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After the recent third dog adoption saga, I’ve been spending more time appreciating just how great our dog friends are. Ginko will be 9 soon. Lilly will be 5 soon, and I think it took having an 18-month-old pup around to make me appreciate just how well-behaved my current buddies are. I’m not saying that they don’t have issues because clearly they do, but I’m taking more time to notice and marvel at how all the house manners work we’ve done over the years has paid off. That said, here is Ginko showing off his beautiful default SIT.
First, however, he demonstrates his vertical leaping skills. They aren’t what they used to be. As a youngster, his head would go higher than the door frame, but several years and two massive knee surgeries later, he can’t jump as high. Typically, we see at least 3-5 of these leaps at the back door when he wants to come in, but the ONE day I try to catch it on video, he only jumps once before offering me a nice SIT as a way of asking permission to come inside.
Notice too, his flying nun ears as discussed earlier (scroll down to comments).
Tom made me promise never to do Freestyle with Lilly. While he will watch these videos and be amazed along with me, he considers this version of dog training, just a tick past Crazy Dog Lady. This is from the recent Crufts dog show in the UK. I learned about it (again via Twitter) from a veterinarian named Marc Abraham. So, thanks to him for alerting me to this video. It’s really something, especially at the end, where she throws in some agility moves.
A writer friend told me about this video clip from the Australian fires. It shows a firefighter giving a surviving koala bear water. It’s very sweet. I can’t figure out how to embed, so you’ll have to click through.
Have you seen this video about an elephant and a dog who are best friends? Very sweet.
This video of dogs decorating a xmas tree is pretty funny. Clearly, a lot of training went into this.
As I mentioned recently, I’m having a HARD time resisting the urge to adopt another dog. I guess it’s my version of a biological clock ticking. I developed quite a suit of armor when I volunteered at our county shelter all those years, but clearly, it’s completely gone. So … when I got an email today saying that dog and puppy adoption fees were 50% off Dec 17, 18, and 19 at the Humane Society of Boulder Valley (where we adopted Lilly), I had to go look at the adoptable dog page. In doing so, I found some very clever adoptable dog videos. Had to share. (Any dog with an arrow next to its name has a video clip as part of the profile.)
One of my longtime editors/clients just sent me this video. It totally made me cry (and mad at all the people in cars who do not stop to help). I should add, silly me, that apparently the downed dog survived. Both dogs got off the highway safely and got help, I guess. Here’s a link to the same video with voice over.
Nervous habit compels me to look out windows as I move around the house to grab a snack or whatever during my workday. My goal, always, is to find the dogs and make sure they are OK. One day last week, I finally spied Lilly sitting stock still in the upper corner of our upper pasture. When I stepped out the front door, she shot like a rocket straight to me. I was so proud. So, I tried to recreate that long-distance recall in the video below.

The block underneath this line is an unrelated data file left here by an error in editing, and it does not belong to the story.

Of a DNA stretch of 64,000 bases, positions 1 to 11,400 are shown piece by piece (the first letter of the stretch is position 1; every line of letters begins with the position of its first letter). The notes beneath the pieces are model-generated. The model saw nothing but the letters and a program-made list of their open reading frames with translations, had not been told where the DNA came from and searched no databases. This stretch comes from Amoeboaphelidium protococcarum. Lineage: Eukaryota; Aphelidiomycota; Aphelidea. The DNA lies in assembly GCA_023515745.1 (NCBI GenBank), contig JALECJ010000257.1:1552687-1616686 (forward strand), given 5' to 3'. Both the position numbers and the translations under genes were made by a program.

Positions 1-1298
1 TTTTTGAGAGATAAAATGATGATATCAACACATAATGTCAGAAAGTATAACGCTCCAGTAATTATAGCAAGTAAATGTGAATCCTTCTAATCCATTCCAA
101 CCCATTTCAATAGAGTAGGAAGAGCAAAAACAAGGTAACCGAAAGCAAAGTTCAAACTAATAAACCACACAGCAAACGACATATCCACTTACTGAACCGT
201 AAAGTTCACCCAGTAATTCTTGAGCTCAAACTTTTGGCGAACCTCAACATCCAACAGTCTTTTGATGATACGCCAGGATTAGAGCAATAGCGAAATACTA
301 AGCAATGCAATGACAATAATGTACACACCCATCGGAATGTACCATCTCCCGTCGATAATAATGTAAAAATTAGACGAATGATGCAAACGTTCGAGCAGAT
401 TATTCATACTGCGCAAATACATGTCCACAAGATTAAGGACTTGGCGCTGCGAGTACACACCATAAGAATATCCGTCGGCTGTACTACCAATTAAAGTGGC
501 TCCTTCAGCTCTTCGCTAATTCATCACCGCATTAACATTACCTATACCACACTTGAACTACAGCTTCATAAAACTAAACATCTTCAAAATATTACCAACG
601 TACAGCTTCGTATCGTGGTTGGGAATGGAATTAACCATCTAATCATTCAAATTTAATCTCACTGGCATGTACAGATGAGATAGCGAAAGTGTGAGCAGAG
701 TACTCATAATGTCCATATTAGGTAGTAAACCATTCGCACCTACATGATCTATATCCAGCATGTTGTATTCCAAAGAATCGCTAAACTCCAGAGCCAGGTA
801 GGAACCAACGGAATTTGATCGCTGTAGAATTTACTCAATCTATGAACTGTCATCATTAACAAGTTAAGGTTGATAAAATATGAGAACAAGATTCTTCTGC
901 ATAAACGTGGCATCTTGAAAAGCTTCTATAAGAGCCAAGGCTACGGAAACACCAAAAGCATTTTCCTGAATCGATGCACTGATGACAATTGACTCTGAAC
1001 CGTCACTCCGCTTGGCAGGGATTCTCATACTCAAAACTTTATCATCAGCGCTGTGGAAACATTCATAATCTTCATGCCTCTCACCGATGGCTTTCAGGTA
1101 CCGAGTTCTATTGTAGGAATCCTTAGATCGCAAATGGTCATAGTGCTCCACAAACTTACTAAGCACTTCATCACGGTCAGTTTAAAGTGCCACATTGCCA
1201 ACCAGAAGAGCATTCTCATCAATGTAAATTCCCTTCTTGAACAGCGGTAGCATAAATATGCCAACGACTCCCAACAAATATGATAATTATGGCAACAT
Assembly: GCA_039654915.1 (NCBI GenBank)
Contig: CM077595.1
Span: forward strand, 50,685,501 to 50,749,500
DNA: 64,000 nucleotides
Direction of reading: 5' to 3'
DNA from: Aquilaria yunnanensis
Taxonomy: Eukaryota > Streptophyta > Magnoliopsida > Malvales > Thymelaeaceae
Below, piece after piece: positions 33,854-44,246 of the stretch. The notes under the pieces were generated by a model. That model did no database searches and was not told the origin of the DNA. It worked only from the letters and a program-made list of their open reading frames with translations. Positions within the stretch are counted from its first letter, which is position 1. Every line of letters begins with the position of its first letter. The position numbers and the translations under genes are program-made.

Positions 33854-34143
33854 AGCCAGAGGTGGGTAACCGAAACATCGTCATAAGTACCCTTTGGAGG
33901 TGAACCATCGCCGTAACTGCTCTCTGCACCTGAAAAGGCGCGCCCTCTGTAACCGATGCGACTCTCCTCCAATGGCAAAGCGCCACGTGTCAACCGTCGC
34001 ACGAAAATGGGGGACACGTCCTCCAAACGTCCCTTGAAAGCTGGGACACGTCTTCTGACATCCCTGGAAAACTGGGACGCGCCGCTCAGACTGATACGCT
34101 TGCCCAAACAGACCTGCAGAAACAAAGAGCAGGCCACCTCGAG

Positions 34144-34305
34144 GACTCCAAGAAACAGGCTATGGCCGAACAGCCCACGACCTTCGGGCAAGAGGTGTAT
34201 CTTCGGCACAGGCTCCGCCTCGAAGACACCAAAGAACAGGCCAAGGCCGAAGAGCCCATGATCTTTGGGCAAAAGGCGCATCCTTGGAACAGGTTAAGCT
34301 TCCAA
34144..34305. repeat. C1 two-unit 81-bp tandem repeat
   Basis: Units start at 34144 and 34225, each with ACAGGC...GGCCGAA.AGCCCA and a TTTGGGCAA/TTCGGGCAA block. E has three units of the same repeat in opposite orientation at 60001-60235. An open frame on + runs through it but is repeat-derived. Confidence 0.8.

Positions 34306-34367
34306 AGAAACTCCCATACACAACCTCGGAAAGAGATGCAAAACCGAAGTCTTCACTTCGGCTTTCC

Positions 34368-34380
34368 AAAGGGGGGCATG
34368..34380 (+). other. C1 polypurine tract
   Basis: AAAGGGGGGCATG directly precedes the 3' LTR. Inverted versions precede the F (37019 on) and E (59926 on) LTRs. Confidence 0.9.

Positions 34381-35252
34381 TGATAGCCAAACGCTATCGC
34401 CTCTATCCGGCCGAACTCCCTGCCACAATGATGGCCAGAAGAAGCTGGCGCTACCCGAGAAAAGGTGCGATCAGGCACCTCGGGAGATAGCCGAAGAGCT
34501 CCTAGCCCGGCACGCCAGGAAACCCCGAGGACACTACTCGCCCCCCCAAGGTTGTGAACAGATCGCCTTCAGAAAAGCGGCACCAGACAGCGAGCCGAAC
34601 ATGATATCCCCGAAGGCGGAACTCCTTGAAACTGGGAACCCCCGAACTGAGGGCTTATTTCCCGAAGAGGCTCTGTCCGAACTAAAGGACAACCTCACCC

Full disclosure: After I placed her in position, it took 3 tries to get her to STAY as I walked back across the bridge and into the parking area out front of the house.
And, granted, there were no distractions … like dogs or people walking by … so this is hardly a proofed recall, but still.
I know she’s hard to see at a distance, but Lilly is sitting near the post, halfway between the gate and the fenced corner to your right. She skits around the pond, jumps the creek below that you cannot see, pops up the first incline and comes to me at the top of the second. It’s much steeper than it looks on screen. And, oh, how I wish I could get her to pop the top of the A-Frame the way she pops up out of the creek.
Oh, and P.S., notice the lovely reverse crop circles that Tom cut in the pasture grass.
Our friend Hilary, who was Lilly’s first trainer at the shelter, emailed me a link to these videos from someone she knows through a group of “Truly Dog Friendly” trainers. The 2 videos (about 9 minutes each) show a Boston Terrier named Humbug learning to put his toys away. It begins with a regular game of fetch, then Suezanne M. Law from Sympawtico shapes the behavior into something new. Rather than a clicker and treats, she uses a marker word and the toy, but you get the idea.
Here’s a link to Suezanne’s blog entry, which includes the embedded videos. Since they are on YouTube, I could also embed them here, but out of fairness to her, I won’t. I’m sure she’d appreciate the blog traffic.
What’s interesting to me is the waiting and waiting for Humbug to figure it out. Watching this made me realize how much additional patience I need when shaping a behavior. I tend to jump to fast into asking Lilly to “Try again” when she makes a mistake.
I still think “Try Again” works, if it’s a behavior she already knows, but I should probably remove it from my early training vocabulary.
Come back here and tell me what you notice.
When I posted photos of Lilly in a sidecar recently, I heard from Van who is traveling the country with his rescued dog Bobaji. They ride around on a motorcycle with a sidecar attached to promote animals in shelters as great pets. They jokingly call it their “Neutered and Loving It Tour.” In this video from New York City, I think Bobaji looks a lot like Lilly when he smiles. It totally made me cry. If only our adventures could be this big.